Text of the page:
It is advised against opening dubious/irrelevant emails - especially any attachments or links present in them. Malware is also proliferated through untrustworthy download sources (e.g., unofficial and free file-hosting websites, Peer-to-Peer sharing networks, etc.), illegal activation tools ("cracks"), and fake updates.
Therefore, it is recommended to download only from official and verified channels. Additionally, it is important to activate and update software with tools/functions provided by legitimate developers.
To ensure device and user safety, it is paramount to have a dependable anti-virus/anti-spyware installed and kept updated. These programs have to be used to perform regular system scans and to remove threats and issues. If you've already opened malicious attachments, we recommend running a scan with Combo Cleaner Antivirus for Windows to automatically eliminate infiltrated malware.
Text presented in the "The BMW Lottery" scam email letter:
Subject: Congatulations: You Have Been Selected For A BMW Car Prize...
BMW of North America, LLC
300 Chestnut Ridge Road.
Woodcliff Lake, NJ 07677-7731
United States of America
This is to inform you that you have been selected for a prize of a
brand new Model BMW 7 Series Car and a Check of $1,500,000.00 USD from
the international balloting programs held on the 2nd section in the
UNITED STATES OF AMERICA.
Description of prize vehicle;
Model: 750li Color (exterior): Metallic Silver Mileage: 5
Transmission: Automatic 6 Speed
Options: Cold weather package, premium package, fold-down rear seats
w/ski bag, am FM stereo with a single in-dash compact disc player.
The selection process was carried out through random selection in our
computerized email selection system (ESS) from a database of over
250,000 email addresses drawn from all the continents of the world
which you were selected.
The BMW Lottery is approved by the British Gaming Board and also
Licensed by the International Association of Gaming Regulators (IAGR).
To begin the processing of your prize you are to contact our fiduciary
claims department for more information as regards procedures to the
claim of your prize
Name: Andrew Barker
Contact him by providing him with your Reg. pin code Number: 0011185003/25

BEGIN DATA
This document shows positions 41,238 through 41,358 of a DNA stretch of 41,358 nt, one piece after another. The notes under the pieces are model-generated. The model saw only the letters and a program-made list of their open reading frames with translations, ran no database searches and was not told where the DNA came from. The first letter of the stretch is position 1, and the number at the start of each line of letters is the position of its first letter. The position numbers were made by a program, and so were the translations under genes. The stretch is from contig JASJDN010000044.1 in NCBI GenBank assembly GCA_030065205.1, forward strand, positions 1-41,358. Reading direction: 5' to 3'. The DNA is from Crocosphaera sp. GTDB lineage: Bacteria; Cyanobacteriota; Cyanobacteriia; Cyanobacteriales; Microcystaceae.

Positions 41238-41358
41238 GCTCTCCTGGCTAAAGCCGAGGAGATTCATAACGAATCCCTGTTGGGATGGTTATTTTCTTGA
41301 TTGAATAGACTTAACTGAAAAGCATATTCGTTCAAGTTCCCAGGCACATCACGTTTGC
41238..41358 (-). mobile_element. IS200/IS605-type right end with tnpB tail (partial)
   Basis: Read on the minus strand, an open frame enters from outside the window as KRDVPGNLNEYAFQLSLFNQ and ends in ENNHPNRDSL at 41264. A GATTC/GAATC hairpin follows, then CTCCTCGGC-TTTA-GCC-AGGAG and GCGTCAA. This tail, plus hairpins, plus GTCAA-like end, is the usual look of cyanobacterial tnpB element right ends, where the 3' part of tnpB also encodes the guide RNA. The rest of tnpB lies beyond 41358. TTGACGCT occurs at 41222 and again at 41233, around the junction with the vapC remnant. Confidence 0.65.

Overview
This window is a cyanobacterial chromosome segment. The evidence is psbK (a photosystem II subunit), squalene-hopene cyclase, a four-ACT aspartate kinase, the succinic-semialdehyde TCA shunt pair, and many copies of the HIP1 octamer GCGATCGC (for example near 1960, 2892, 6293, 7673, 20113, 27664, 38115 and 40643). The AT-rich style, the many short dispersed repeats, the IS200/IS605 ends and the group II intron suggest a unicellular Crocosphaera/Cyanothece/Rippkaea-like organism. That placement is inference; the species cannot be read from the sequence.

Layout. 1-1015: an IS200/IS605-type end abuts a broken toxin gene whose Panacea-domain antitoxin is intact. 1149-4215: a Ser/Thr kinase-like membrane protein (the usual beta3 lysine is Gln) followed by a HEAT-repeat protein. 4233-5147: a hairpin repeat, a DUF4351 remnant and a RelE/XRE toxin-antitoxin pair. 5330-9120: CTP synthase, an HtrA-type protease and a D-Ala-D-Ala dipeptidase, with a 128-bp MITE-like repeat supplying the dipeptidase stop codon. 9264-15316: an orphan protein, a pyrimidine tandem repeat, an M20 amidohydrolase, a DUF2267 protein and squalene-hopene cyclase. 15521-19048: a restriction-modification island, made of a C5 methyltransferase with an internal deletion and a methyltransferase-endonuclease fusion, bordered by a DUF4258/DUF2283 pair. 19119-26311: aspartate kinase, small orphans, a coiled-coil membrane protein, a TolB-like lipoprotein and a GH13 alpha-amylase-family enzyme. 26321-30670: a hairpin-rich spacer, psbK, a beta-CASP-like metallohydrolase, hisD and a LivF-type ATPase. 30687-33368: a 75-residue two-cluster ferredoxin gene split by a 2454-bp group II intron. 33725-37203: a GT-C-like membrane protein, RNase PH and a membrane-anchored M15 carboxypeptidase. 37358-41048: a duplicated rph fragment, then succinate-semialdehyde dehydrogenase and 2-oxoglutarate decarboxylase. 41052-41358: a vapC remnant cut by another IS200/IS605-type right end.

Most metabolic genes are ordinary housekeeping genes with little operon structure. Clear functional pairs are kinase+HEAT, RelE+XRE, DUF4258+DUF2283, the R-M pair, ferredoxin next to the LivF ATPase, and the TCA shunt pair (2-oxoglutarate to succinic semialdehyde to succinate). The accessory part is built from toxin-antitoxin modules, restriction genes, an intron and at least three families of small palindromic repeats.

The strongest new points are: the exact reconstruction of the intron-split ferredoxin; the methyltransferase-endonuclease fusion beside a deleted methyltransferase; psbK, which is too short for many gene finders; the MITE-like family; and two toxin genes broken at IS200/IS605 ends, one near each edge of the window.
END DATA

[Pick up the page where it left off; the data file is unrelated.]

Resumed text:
You are also advised to provide him with the under listed information
as soon as possible:
1. Name In Full :
2. Residential Address :
3. Nationality :
4. Age :
5. Sex :
6. Occupation :
7. Direct Phone :
8. Present Country :
9. Email address :
10. Reg pin code Number: 0011185003/25
Please, you are to provide him with the above-listed details as soon
as possible so he can begin with the processing of your prize
Congratulations, from all our staff and thank you for being part of
our promotional program.
Mr. Ludwig Willisch
CEO and President
BMW of North America
United States of America
Appearance of the "The BMW Lottery" scam email (GIF):
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- What is The BMW Lottery spam?
- Types of malicious emails.
- How to spot a malicious email?
- What to do if you fell for an email scam?
Types of malicious emails:
Most commonly, cybercriminals use deceptive emails to trick Internet users into giving away their sensitive private information, for example, login information for various online services, email accounts, or online banking information.
Such attacks are called phishing. In a phishing attack, cybercriminals usually send an email message with some popular service logo (for example, Microsoft, DHL, Amazon, Netflix), create urgency (wrong shipping address, expired password, etc.), and place a link which they hope their potential victims will click on.
After clicking the link presented in such email message, victims are redirected to a fake website that looks identical or extremely similar to the original one. Victims are then asked to enter their password, credit card details, or some other information that gets stolen by cybercriminals.
Emails with Malicious Attachments